Liberty Review

Liberty Review features a selection of abstracts of recently published articles in academic journals. Summaries are selected by Liberty Fund Fellows on the basis both of their own research interests and of their relevance for Liberty Fund’s mission: to contribute to the preservation and development of individual liberty through research and educational activities.

Visit Liberty Review

Recent Posts

Here are the 10 latest posts from Liberty Review.

Liberty Review March 25, 2019

Do Social Rights Affect Social Outcomes?

CHRISTIAN BJØRNSKOV, JACOB MCHANGAMA AMERICAN JOURNAL OF POLITICAL SCIENCE Abstract: While the United Nations and NGOs are pushing for global judicialization of economic, social, and cultural rights (ESCRs), little is known of their consequences. We provide evidence of the effects of introducing three types of ESCRs into the constitution: the rights to education, health, and […]

Liberty Review March 18, 2019

Sir James Steuart on the Origins of Commercial Nations

JOSÉ M. MENUDO JOURNAL OF THE HISTORY OF ECONOMIC THOUGHT, Volume 40, Issue 4 Abstract: This paper examines James Steuart’s explanation of the emergence of commercial nations. Unlike other Scottish thinkers of the time, Steuart argues that artifice is necessary for the rise of commercial societies. He uses the term “artificial” to refer to a […]

Liberty Review March 11, 2019

Legitimacy as Public Willing: Kant on Freedom and the Law

JAKOB HUBER RATIO JURIS, Volume 32, Issue 1, Page 102-116, March 2019. Introduction: Governments affect their citizens’ lives in significant ways and often against their will. They require them to pay taxes, fight wars, keep agreements, and much more. In short, they claim the right to change the normative situation of their subjects in many […]

Liberty Review March 4, 2019

Thoughts on a Thinker-Based Approach to Freedom Of Speech

ERIC BARENDT LAW AND PHILOSOPHY Abstract: While agreeing with Seana Shiffrin that any free speech theory must depend on assumptions about our need for free thinking, I am sceptical about her claim that her thinker-based approach provides the best explanation for freedom of speech. Her argument has some similarities with Mill’s argument from truth and […]

Liberty Review February 18, 2019

Regressive effects of regulation

DIANA W. THOMAS PUBLIC CHOICE Abstract: Regulation of health and safety has placed an unacknowledged burden on low-income households and workers. Billions of dollars are spent every year on regulations that seek to reduce life-threatening risks that arise from auto travel, air travel, air and water pollution, food, drugs and construction; the list goes on. Today, […]

Liberty Review February 11, 2019

Takings of Land by Self-Interested Governments: Economic Analysis of Eminent Domain

HANS-BERND SCHÄFER, RAM SINGH THE JOURNAL OF LAW AND ECONOMICS, Volume 61, No. 3 Abstract: In this paper, we model and examine the effects of two salient features of eminent-domain law and its use. First, the compensation is less than full. Second, the government is not a perfect agent of society. Once these features are taken […]

Liberty Review February 4, 2019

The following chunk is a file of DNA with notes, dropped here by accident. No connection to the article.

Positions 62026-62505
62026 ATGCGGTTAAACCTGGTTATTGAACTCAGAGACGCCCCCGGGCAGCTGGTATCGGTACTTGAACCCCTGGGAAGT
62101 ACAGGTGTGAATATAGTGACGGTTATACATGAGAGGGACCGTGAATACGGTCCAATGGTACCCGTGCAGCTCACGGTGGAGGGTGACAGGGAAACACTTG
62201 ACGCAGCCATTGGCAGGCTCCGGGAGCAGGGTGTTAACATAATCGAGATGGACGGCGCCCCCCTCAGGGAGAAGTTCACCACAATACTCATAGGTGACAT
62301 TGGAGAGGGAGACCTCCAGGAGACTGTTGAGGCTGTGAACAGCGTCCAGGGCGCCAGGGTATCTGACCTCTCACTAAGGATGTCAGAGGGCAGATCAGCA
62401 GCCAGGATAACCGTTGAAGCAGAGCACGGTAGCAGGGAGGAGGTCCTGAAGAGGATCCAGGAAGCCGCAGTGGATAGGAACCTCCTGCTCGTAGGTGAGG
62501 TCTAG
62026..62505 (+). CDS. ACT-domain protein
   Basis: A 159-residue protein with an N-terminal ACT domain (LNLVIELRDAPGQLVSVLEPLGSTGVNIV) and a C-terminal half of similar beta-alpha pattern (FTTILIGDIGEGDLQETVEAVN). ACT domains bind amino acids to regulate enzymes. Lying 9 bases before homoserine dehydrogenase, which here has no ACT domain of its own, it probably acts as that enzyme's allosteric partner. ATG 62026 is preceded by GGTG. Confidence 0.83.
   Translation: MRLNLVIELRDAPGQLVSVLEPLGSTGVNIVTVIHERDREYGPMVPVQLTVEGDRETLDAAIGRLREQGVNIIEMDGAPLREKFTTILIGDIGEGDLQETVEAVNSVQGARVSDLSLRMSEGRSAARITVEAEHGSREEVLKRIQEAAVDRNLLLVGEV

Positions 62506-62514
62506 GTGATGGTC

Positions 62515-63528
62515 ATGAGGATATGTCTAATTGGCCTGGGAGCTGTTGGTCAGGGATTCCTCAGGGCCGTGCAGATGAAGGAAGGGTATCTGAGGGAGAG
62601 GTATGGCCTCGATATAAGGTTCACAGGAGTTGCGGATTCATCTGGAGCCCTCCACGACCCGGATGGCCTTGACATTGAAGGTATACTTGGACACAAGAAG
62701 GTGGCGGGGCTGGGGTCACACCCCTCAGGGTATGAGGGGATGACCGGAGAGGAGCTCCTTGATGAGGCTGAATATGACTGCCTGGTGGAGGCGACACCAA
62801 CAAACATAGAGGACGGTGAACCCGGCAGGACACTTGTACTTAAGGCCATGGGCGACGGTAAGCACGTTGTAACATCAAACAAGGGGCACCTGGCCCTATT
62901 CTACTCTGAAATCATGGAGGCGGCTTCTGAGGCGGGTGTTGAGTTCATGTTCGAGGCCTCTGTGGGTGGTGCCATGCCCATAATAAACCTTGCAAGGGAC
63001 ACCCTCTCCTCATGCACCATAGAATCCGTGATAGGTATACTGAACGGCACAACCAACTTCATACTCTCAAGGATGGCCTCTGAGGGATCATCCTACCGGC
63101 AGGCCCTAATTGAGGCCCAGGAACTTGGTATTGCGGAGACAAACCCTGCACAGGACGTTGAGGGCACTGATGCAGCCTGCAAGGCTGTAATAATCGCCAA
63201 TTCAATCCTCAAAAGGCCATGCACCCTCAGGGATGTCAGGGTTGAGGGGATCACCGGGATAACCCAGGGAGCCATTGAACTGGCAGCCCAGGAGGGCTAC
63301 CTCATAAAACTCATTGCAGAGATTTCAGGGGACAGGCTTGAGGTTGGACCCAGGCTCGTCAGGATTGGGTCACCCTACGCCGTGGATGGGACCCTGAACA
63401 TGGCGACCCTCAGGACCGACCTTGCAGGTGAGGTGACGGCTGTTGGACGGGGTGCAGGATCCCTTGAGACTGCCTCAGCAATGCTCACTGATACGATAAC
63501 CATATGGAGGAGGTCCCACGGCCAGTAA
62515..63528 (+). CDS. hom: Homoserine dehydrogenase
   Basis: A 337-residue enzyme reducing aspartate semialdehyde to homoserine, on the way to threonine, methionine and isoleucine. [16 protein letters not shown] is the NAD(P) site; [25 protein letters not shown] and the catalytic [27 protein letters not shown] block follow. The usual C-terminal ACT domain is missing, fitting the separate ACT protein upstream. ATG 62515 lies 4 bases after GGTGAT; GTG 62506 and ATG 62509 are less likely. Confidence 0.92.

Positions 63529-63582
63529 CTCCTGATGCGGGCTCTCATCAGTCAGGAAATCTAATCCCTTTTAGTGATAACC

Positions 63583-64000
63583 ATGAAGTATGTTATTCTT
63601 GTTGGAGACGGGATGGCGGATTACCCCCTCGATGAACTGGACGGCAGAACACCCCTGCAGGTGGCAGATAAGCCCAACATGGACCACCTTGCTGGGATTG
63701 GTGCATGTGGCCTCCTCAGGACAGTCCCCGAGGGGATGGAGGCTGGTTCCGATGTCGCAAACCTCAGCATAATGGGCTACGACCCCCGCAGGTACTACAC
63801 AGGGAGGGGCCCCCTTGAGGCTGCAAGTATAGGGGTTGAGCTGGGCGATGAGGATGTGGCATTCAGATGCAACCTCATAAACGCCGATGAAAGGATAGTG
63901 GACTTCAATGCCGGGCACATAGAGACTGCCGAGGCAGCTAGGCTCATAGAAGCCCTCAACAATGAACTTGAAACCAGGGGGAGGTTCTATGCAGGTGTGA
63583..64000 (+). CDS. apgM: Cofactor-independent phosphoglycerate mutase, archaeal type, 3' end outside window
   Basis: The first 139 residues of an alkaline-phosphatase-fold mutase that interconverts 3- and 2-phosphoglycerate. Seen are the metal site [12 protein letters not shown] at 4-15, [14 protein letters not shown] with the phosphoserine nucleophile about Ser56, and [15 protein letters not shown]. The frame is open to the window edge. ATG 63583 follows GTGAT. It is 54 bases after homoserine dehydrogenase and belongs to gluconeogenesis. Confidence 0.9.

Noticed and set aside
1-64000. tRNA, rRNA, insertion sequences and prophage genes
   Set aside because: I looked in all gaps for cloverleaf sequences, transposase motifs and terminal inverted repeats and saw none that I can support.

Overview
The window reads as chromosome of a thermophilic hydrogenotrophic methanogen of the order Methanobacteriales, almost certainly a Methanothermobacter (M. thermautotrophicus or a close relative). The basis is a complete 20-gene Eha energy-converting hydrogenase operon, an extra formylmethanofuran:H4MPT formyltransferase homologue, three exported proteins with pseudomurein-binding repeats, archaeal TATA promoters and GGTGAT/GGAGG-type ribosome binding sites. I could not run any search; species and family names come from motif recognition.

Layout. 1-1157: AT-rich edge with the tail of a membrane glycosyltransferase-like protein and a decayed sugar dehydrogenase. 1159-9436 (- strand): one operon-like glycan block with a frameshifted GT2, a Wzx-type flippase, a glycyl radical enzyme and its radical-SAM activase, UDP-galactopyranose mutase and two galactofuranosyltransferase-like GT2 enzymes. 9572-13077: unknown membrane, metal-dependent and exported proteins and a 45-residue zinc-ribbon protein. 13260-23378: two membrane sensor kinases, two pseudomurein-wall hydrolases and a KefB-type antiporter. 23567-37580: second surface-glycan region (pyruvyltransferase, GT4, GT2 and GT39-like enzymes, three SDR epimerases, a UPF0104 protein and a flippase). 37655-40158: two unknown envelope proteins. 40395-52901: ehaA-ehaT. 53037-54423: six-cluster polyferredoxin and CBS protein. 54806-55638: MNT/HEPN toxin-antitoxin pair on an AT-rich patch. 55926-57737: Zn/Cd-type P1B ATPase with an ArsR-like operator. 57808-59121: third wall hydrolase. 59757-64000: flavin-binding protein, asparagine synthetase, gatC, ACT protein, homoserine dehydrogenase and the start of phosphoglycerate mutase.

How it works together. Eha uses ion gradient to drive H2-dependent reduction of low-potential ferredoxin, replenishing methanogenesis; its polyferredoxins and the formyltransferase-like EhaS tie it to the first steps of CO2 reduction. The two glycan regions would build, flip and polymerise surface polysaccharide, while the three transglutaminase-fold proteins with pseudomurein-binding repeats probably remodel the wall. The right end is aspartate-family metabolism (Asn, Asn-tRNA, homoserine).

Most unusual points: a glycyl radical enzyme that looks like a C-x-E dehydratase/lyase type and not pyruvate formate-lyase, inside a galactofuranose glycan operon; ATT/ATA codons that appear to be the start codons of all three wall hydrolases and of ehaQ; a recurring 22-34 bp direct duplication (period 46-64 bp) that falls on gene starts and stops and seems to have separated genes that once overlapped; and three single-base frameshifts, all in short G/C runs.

Ludwig von Mises on war and the economy

CHRISTOPHER J. COYNE THE REVIEW OF AUSTRIAN ECONOMICS Abstract: In 1919, in the wake of the Central Power’s defeat in World War I, Ludwig von Mises published his second book, Nation, State, and Economy. The book explores the consequences of war and the type of political and economic arrangements likely to generate a lasting peace in the […]

Liberty Review January 14, 2019

The efficiency of regulatory arbitrage

VLAD TARKO, ANDREW FARRANT PUBLIC CHOICE Abstract: Classic public choice skepticism about the regulatory state, based on theories of rent-seeking, rent extraction and regulatory capture, is based on the unrealistic, and usually unstated, assumption of a monopolist regulator. In practice, the regulatory state is polycentric, involving numerous quasi-independent agencies with overlapping responsibilities. This has led to […]

Liberty Review January 7, 2019

The physiological basis of psychological disgust and moral judgments

TRACY, J.L., STECKLER, C.M., & HELTZEL, G. JOURNAL OF PERSONALITY AND SOCIAL PSYCHOLOGY Abstract: To address ongoing debates about whether feelings of disgust are causally related to moral judgments, we pharmacologically inhibited spontaneous disgust responses to moral infractions and examined effects on moral thinking. Findings demonstrated, first, that the antiemetic ginger (Zingiber officinale), known to inhibit […]

Liberty Review December 10, 2018

The age of mass migration in Latin America

BLANCA SÁNCHEZ‐ALONSO THE ECONOMIC HISTORY REVIEW Abstract: The experiences of Latin American countries are not fully incorporated into current debates concerning the age of mass migration, even though 13 million Europeans migrated to the region between 1870 and 1930. This survey draws together different aspects of the Latin America immigration experience. Its main objective is to […]

This site uses local and third-party cookies to maintain your shopping cart and to analyze traffic. If you want to know more, click here. By closing this banner or clicking any link in this page, you agree with this practice.